Any management candidate will tell you that the skill set needed to land a five figure job has changed in the last decade. Even entry level support management positions have changed. Twenty years ago managers did paperwork, and made sure quotas were met.
The hospitality industry has seen the greatest evolution of the manager. The biggest change has been in the emergence of Soft Skills as a dominant fixture on every resume. The importance of soft skills has thrown many professional managers out of good paying jobs, and kept many university graduates from landing a job.
The fact is – no one knows what today’s hiring managers and interviewers want when you shake hands with the job interviewer. There is no ‘set’ of soft skills that can guarantee you a job. There is no ‘one’ type of communication style or coaching held by the top candidates.
There is a saying ‘Good enough is good enough.’
This isn’t true if you are looking for a manager’s job. In my experience this is most relevant for restaurant manager candidates. Many candidates come up through the ranks and feel that what they have always done is ‘good enough’.
Here is a short list of some of the soft skills that are needed in the hospitality industry and what those soft skills look like in the job interview. Management Candidates go into the job interview feeling that what they consider the ‘right’ answer, or the right way they behave or translate body language is the only right way.
This attitude can cost a good job. This is why career coaches tell candidates to network. Associate with people who have the job you want. Learn to ‘walk the walk, and talk the talk.’
This can be the biggest pitfall in most job interviews is trying to show your leadership skills in a 15 minute interview. There are articles around the internet, and even some job coaches, have ample suggestions on body language, how you dress, and communicate. The problem is, they are wrong.
If you are going to ‘become’ the perfect ‘power’ manager then you need to start being coached six months before looking for a new job. You need to start saving up for the wardrobe. Yes, wearing red and looking taller may help in a job interview, but not if you are wearing a ‘non’ boutique blows, or your posture doesn’t match the 2” lifts in your shoes.
True leadership is an evolving skill. Today’s manager needs to understand how to lead without formal authority. Leadership with collaboration. Leadership as a relationship building skill.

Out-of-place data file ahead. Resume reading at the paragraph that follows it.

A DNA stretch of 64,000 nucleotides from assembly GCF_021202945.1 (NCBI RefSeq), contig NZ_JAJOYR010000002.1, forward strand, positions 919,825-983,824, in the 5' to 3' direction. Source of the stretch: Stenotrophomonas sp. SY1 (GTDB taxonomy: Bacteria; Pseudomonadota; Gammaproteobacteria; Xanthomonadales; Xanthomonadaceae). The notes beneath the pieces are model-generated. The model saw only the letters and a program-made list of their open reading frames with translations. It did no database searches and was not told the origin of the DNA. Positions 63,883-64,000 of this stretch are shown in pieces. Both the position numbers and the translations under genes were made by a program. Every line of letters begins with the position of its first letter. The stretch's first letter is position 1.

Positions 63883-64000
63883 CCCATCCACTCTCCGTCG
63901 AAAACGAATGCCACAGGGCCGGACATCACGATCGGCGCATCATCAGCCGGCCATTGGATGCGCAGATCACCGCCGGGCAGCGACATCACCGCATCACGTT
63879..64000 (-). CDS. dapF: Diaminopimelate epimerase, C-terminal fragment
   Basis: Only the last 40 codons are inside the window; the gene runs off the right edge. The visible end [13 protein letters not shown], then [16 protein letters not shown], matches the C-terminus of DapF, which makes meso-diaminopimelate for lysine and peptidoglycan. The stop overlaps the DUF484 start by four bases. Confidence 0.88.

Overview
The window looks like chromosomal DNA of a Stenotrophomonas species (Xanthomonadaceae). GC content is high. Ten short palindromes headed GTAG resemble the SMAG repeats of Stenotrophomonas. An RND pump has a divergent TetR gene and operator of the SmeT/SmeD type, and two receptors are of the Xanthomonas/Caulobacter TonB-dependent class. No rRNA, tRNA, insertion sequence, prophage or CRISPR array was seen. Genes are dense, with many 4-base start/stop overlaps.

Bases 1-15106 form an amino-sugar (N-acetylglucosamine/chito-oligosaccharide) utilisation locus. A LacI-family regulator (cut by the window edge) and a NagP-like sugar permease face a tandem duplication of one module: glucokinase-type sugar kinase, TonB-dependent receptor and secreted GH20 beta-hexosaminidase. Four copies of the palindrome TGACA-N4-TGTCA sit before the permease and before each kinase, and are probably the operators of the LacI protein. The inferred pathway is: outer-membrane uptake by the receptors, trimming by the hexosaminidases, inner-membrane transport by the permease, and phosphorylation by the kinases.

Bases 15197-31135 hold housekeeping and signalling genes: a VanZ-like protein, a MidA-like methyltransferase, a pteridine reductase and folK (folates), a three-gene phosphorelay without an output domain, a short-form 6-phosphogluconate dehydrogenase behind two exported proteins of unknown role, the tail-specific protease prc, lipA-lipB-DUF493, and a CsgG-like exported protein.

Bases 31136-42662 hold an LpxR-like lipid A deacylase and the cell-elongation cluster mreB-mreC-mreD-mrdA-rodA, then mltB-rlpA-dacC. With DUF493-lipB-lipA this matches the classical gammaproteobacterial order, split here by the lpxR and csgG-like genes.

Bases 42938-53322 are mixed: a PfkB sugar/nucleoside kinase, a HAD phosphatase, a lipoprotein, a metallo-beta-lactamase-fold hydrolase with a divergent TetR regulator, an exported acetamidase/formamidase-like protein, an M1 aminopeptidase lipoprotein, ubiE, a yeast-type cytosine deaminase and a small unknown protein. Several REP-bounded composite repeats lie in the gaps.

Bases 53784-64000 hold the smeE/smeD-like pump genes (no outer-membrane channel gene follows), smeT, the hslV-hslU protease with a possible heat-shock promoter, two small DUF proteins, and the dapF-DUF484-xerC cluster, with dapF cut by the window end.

Strategic Thinking – Active Listening
Some of the most important soft skills are not talked about in the short courses, or even in University because they cannot be taught. There are dozens of courses on active listening or strategic thinking, but the skills cannot be learned. These skills are developed with practice and patience.
This is one of the easiest soft skills to test for in a job interview. But active listening isn’t necessarily effective listening. Managers need to take a step deeper into the subject to understand the full meaning of the terms. Again, it becomes very obvious to a job interviewer who has spent their entire career honing their skills, and who started ‘cramming’ when they realized they would soon be looking for a new job.
Critical thinking is one of the hardest skills to learn, which makes it one of the most marketable skills. Strategic thinking may be compared to thinking three dimensionally.
Good communication skills. The ability to communicate with confidence. Communicating in a way that influences others. Being able to talk in complete sentences. All of these skills are easy to learn, but are all the communication skills are useless if you do not know how to project yourself confidently.
It amazes me how many people never record themselves when talking. I have recorded people talking and played back their conversation. About 2/3 of them don’t recognize their voice, and most of them are upset when they realize how they sound.
Confidence communication is more than the words you say. It includes cadence, tone, breathing, and pauses. When I took vocalization courses I learned how to breath deep, speak from the chest, keep my voice steady, and to learn that the pauses were as important as the message.
Most of our language is body language. Learning the skill of using strong, confident, body language will feel awkward at first, and it takes a lot of practice. You may feel uncomfortable. When a management candidate enters a job interview and tries to ‘act the part’ it is very obvious. There is a major disjoint between their body language, and their verbal communication.
Don’t ignore telling the job interviewer what your daily habits are. What do you do to create a productive, pleasant workplace? Some of the questions you are asked may be best answered by explaining how your daily routine improves time management, reduces the chances of missing deadlines, and increases productivity.
How do you relieve stress? How do you keep healthy? What ‘self care’ do you employ to help stress management?
Each of these ‘Soft Skills’ will help you pass to the next hiring level. If you are not looking for a job then it is time to start learning and practicing so these skills become part of who you are as a manager.